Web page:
Lily, a Weimaraner who rose to fame as a search-and-rescue dog after the 2011 tornado in Joplin, has died at the age of 10.
"Our whole family is just devastated," said Lily's owner, Tara Prosser. "There will never be another Lily. But we will get through this, and we absolutely treasure the 10 years we had with her."
Lily was adopted by the Prossers years ago, but her trials began at an early age. When she was about 3 years old, she fell sick, with her platelets dropping and bleeding in her belly. Veterinarians were stumped, and Lily was eventually diagnosed with Addison's disease, which affected her adrenal system.
Shortly thereafter, she stumbled into what would become her calling — search-and-rescue efforts. Prosser had initially brought Lily along, just in case she got sick again, to a training weekend in Arkansas with the family's other dog, but Lily begged to be allowed to join in the training.
"She just went kind of crazy; she wanted to be out in training," Prosser said. "I kind of reluctantly let her go, and it was like nothing had ever happened to her at all."
Lily's destiny was about to be solidified, for on the family's way home from the training session, an EF-5 tornado struck Joplin, killing 161 and injuring thousands. Lily went right to work in search-and-rescue efforts.
"She worked and worked and worked," Prosser said. "We worked for seven straight days after the tornado. I found a nail in her foot one day, and she had never even let me know that something happened.
"She was mainly a human remains detective dog. ... She's a life-saver and has provided closure for I don't know how many families that were looking for their deceased loved ones. She was exceptionally good at locating those people," she said.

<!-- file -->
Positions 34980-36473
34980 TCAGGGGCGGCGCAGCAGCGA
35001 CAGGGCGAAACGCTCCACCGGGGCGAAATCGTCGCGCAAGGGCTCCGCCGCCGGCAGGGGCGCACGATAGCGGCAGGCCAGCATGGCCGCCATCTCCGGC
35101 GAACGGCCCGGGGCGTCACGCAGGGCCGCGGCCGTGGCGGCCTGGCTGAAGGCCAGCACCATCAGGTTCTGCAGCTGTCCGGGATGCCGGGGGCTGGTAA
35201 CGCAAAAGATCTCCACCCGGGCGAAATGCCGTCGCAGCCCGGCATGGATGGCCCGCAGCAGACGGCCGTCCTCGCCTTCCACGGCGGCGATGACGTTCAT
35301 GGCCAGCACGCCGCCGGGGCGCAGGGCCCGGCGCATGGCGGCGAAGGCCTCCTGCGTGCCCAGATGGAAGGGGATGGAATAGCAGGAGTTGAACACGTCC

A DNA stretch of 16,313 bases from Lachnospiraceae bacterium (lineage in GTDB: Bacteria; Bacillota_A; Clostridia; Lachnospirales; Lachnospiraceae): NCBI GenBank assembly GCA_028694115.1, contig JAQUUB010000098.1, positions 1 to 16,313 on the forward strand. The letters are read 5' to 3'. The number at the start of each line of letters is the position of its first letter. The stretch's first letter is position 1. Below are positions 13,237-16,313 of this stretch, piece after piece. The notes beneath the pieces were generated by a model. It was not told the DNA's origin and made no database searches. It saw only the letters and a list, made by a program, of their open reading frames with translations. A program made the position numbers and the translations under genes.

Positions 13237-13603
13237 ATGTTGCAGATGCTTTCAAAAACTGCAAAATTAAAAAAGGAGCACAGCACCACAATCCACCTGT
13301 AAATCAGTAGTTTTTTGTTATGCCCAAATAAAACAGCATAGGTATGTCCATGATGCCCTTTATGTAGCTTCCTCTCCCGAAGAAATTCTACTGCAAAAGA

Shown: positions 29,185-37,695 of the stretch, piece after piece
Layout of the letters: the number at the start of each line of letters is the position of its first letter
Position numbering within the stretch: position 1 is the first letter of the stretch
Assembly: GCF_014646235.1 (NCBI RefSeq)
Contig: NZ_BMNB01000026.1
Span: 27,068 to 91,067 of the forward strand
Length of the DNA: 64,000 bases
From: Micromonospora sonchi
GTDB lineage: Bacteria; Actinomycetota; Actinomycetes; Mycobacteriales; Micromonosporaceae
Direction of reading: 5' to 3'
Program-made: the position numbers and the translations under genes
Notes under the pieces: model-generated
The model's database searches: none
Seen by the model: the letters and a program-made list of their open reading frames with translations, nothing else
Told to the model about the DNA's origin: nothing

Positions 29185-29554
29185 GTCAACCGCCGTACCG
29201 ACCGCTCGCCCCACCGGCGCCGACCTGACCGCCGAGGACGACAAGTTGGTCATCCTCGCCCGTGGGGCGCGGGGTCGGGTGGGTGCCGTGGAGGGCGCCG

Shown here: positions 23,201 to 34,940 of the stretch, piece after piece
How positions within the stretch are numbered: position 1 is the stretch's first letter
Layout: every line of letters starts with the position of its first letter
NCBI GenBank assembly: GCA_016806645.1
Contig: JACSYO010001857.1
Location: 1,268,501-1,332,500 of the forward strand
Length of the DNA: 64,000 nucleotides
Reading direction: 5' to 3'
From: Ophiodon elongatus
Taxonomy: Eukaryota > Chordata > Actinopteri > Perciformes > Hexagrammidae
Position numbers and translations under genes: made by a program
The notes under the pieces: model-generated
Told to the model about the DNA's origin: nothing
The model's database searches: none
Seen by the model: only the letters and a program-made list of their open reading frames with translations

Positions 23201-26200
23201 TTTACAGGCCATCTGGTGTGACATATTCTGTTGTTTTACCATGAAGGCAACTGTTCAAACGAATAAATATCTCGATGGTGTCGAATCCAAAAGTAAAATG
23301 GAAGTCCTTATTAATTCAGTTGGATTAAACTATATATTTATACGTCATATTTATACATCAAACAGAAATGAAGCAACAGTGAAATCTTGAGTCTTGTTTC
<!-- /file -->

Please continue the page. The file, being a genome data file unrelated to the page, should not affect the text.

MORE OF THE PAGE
About three years after the tornado, Lily officially retired from the employ of Newton County, for which she had done search-and-rescue work. It was getting difficult for her, and it was taking her longer to recover from jobs, so she retreated and became a "lady of leisure," Prosser said.
In her retirement, Lily helped teach some obedience classes for Main Street Pet Care. She also starred in her own children's book, "Lily: A True Story of Courage and the Joplin Tornado," and toured elementary schools to help promote the book after its 2014 release.
"She spent her last few years as a celebrity, basically," Prosser said.
The book's author, Carolyn Mueller, offered condolences to the Prosser family on Facebook and said that Lily had lived a courageous life.
"She was always ready to help those in need, and she was always there for her mom, Tara Prosser, as a member of the Prosser family," Mueller said. "Here's to sweet Lily. ...She will always be remembered and missed."
Prosser said Lily fell ill right after Thanksgiving. Her veterinarian, Ben Leavens of Main Street Pet Care, said Lily had a large mass in her stomach and in her lung, and he later said he feared it had spread to her brain as well. On Monday, the Prossers made the difficult decision to help Lily cross the Rainbow Bridge.
If Lily left any kind of legacy behind, it's one of persistence and love, Prosser said.
"Whatever you do, do it with all of your might," she said. "That was what she did with anything, whether it was obedience class, or search and rescue, or taking naps. She did it with everything she had."